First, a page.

0190 | Smiley’s People – John le Carré


Context: Got my first cold in a year and a half just as I finished this off. I should have been reading The Spy Who Came in from the Cold!

I don’t really get le Carré. He’s one of the most highly-rated authors around and so far, after reading two of his novels, I just don’t get it. Perhaps it’s that spy novels only really appeal to people who get turned on by spying. That is, if you’re into sitting around pretending to be someone else, appearing to be ordinary when underneath your extraordinary, communicating in tedious and cryptic ways about events which you think are of cosmic importance but really no one cares less about, then spy novels are for you.

If not, James Bond may be more your thing and the reality that is a le Carré spy novel will just bore you to tears.

This novel is somewhere closer to the present day than Tinker, Tailor, Soldier, Spy. Because of that, I was able to place some of the characters and the novel was less dense as well. Smiley comes out, again, from retirement to clear up a mess of clues that his subordinate minions can’t seem to figure out at all and which lead to the biggest spy coup in history (yawn!)

There actually seemed to be a plot and a storyline although I couldn’t really figure out how one event led to another. First Smiley’s in Hamburg, then he’s suddenly in Switzerland, then he’s back in England following a thread of clues that I can’t even begin to grasp.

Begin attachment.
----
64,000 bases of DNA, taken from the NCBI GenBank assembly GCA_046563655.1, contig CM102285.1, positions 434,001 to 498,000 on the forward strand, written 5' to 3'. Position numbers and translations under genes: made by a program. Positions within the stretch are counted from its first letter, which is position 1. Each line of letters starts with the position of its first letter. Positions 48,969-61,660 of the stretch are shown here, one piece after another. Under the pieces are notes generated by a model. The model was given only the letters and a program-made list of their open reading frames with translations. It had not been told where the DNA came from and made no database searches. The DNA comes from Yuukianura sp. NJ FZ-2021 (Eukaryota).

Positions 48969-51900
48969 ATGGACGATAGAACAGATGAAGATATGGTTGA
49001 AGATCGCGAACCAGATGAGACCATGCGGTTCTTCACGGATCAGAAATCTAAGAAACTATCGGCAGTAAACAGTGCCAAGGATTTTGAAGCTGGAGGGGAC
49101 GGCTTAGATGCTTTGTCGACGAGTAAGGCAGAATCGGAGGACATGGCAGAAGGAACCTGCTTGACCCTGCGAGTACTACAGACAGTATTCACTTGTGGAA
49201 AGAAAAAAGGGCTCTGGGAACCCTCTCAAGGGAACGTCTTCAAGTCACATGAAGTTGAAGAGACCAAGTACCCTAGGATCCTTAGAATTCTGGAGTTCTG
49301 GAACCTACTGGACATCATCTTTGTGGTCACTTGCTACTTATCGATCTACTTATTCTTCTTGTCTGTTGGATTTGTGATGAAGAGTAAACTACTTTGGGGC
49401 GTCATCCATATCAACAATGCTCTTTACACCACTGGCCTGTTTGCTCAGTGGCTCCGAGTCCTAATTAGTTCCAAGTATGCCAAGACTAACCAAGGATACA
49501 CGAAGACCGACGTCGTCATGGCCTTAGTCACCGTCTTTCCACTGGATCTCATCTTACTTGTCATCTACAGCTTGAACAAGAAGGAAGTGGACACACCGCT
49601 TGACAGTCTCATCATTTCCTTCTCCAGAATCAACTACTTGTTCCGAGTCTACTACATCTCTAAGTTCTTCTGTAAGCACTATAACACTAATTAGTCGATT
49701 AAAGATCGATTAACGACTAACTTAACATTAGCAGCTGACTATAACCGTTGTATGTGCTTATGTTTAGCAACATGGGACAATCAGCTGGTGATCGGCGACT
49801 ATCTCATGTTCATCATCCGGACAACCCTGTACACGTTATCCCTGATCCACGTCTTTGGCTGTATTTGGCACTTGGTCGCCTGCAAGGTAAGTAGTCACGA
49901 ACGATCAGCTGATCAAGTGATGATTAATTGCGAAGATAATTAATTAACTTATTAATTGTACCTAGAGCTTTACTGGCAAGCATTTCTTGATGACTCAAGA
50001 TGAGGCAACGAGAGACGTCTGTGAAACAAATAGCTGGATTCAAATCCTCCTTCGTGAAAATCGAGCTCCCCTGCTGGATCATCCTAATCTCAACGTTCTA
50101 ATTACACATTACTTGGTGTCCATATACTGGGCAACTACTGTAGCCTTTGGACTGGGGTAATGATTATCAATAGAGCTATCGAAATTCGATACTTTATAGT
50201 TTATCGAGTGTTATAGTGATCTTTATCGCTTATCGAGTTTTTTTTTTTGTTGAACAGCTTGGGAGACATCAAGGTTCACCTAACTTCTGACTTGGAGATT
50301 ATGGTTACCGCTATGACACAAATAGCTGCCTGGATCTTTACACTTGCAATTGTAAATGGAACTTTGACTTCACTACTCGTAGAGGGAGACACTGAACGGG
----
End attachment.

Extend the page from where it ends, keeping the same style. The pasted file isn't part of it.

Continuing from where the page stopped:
It all leads to what I suppose le Carré intended to be a superbly gripping climax but saw me counting pages to the end. I was certainly quite a way back from the edge of my seat.

Does anyone else who’s read this know why it’s called Smiley’s People? Who are these people and why are they his?

So if this, as Publishers [sic] Weekly says on the front cover, is “THE ULTIMATE ESPIONAGE NOVEL” then, I don’t need to bother reading any more do I?

… or do I?

Two seemingly unconnected events heralded the summons of Mr George Smiley from his dubious retirement.

Yes, well, I suppose I did.

rubbish | poor | mediocre | okay | good | very good | excellent | superb

Similar Posts


  1. If you find the novel “Smiley’s People” rather a long,tough, read then you are in good company. But try watching the superb BBC dvd of the same story that follows the book closely. The superb acting of Alec Guinness brings the whole spy drama to life.
    Why Smiley’s People you ask? The intelligence community based at Cambridge Circus are a sort of family whose tasks were not unlike unravelling the mischief that Kim Philby created when he defected to the USSR. This disaster was surely close enough to home to engage the attention of many British citizens of my generation. But I believe I see your problem; it is a generation thing. Nowadays your urban terrorist is quite content to blow himself up amidst his surrounding citizens. It is not easy to understand their cause, or where the solution lies.

    1. thanks so much for the comment Kit. I did try the BBC Tinker Tailor but found it just as dense as the novel… I’ll look out for the BBC drama of this one though.

Leave a Reply

Your email address will not be published. Required fields are marked *

This site uses Akismet to reduce spam. Learn how your comment data is processed.